B+ Sound: B+ Extras: B Film: B-
Roth returns with Knock
(2015) starring Keanu Reeves, Ana de Armas and Lorenza Izzo. A film
that is every bit an exploitation film a bit along the same lines of
the original Last
House On The Left.
Though I am a big horror fan, I haven't yet really been blown away
by Eli Roth's work (aside from the fantastic Thanksgiving
trailer he did for Grindhouse).
That being said, I think this is probably his most effective film
that I've seen so far (though to the date of this review I haven't
seen the other film he made this year, Green
and respect the fact that he made a film with minimal actors and one
a devoted husband of an artist and father of two cute kids (Reeves)
is left home on his own for the weekend, two stranded young women
unexpectedly knock on his door for help. What starts out as a kind
gesture results in a dangerous seduction and a deadly game of cat and
mouse full of black mail and murder.
film is pretty dark and succeeds at giving Keanu's character enough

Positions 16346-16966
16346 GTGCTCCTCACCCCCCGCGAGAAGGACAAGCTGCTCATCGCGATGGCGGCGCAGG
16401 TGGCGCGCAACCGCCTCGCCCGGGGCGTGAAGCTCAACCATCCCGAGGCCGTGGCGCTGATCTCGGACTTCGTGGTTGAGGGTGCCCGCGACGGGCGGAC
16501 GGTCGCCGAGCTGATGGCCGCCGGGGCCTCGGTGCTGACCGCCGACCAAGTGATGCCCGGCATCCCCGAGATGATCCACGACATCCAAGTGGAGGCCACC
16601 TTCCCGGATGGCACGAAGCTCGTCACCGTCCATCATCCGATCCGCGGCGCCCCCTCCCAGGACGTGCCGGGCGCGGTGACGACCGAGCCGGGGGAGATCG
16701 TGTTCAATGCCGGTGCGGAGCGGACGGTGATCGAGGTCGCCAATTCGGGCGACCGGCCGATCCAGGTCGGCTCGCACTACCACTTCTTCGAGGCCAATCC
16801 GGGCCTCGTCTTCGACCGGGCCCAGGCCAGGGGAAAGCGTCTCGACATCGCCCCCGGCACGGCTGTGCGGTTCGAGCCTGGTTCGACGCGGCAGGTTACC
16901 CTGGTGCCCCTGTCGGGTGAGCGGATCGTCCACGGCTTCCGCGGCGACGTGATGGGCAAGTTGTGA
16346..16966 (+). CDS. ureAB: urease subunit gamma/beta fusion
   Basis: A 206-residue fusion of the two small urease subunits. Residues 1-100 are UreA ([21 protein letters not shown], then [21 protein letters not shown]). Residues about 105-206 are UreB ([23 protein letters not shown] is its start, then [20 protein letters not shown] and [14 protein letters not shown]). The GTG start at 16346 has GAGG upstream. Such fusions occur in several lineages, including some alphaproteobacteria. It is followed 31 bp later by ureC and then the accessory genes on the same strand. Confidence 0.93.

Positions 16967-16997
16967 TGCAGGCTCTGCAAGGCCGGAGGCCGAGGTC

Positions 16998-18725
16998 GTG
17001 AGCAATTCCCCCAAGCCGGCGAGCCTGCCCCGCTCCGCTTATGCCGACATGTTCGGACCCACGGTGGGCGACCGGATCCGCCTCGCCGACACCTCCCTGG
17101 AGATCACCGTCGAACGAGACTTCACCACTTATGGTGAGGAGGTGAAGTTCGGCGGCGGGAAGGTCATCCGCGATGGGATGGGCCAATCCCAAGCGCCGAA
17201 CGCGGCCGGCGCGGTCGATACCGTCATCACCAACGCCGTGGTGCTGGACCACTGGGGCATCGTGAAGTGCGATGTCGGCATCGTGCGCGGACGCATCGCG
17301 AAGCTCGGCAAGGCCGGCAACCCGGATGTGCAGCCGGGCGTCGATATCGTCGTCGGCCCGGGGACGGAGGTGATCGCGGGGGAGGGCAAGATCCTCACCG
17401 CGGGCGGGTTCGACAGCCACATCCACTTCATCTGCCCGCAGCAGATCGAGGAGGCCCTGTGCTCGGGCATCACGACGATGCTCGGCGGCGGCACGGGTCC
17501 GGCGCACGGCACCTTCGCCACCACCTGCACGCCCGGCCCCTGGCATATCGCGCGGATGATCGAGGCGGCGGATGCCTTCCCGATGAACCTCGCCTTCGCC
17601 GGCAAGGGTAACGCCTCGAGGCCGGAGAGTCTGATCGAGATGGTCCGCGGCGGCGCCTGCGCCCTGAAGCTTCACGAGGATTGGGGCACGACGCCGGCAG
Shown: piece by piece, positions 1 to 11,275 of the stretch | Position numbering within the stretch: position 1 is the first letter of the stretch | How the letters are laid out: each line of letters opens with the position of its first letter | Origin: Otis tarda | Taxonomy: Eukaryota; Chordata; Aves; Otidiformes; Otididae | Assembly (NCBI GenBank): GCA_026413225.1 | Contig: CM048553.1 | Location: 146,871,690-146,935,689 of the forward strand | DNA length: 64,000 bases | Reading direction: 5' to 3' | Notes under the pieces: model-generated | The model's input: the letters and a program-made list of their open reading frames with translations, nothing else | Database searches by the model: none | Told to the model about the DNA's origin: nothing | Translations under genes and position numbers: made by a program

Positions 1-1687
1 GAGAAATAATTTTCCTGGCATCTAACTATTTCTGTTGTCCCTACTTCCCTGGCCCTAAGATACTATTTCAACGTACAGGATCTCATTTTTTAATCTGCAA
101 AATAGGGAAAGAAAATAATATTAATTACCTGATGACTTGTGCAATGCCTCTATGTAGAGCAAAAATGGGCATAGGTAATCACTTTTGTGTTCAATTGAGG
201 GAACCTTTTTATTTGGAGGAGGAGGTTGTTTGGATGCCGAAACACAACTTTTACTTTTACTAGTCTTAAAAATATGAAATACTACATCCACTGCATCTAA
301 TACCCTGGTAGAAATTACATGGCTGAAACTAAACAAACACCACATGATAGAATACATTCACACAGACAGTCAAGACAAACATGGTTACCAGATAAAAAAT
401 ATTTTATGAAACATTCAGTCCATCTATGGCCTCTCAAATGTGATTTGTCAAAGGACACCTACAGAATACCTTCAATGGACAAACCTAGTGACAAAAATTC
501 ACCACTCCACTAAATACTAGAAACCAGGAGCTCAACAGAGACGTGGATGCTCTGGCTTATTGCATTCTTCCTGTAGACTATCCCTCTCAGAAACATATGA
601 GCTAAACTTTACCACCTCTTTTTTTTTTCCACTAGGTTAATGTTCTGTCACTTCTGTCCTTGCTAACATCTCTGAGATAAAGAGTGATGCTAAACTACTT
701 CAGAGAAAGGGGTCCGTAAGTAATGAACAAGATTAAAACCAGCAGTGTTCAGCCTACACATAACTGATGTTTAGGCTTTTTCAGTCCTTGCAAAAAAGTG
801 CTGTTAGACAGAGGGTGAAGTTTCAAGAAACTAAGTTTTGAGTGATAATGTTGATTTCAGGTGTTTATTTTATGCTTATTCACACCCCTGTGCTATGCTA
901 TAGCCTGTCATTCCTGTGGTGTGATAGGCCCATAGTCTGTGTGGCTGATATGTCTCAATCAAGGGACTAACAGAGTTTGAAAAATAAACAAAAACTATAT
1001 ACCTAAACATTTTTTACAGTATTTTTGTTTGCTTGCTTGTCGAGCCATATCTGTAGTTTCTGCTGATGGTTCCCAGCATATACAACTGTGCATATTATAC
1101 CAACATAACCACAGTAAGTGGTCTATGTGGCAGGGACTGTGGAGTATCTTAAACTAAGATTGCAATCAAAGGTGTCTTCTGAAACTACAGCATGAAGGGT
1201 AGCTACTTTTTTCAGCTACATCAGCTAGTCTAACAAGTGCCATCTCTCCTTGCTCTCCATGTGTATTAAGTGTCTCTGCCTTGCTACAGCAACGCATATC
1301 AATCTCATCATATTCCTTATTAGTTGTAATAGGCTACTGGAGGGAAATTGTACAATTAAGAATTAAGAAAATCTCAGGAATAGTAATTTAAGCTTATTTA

character development to make him sympathetic. Almost operating the
way a play would, the film's three act structure ups the stakes to
the point of hopelessness. While the last scene of the film is
funny, the abrupt climax feels a bit unsatisfactory. A terrifying
point to the film, however, is that this could easily happen in real
life to anyone.
best part of the film are the performances themselves. After having
success with the incredible action film John
this film continued a year of good role choices for Keanu as this is
a character that you don't normally see him play. More often than
not, he usually plays a loner where here he is playing a 'Mr. Nice
Guy' family man. Ana de Armas and Lorenza Izzo are also superb and
pull off being innocent and alluring to heartless and chaotic as well
as being pretty easy on the eyes.
in a crystal clear, 1080p high definition with a widescreen aspect
ratio of 2.40:1 and a powerful DTS-HD MA (Master Audio) 5.1 track,
plays well on Blu-ray disc. English and Spanish subs are also on the
disc as well as a digital copy of the film via Ultraviolet.
track by the filmmakers
Scenes with optional Eli Roth commentary
Art of Destruction: The Making of Knock Knock
interesting character study with strong performances, this film could
have easily been made in the 1970's and shot on 16mm and been more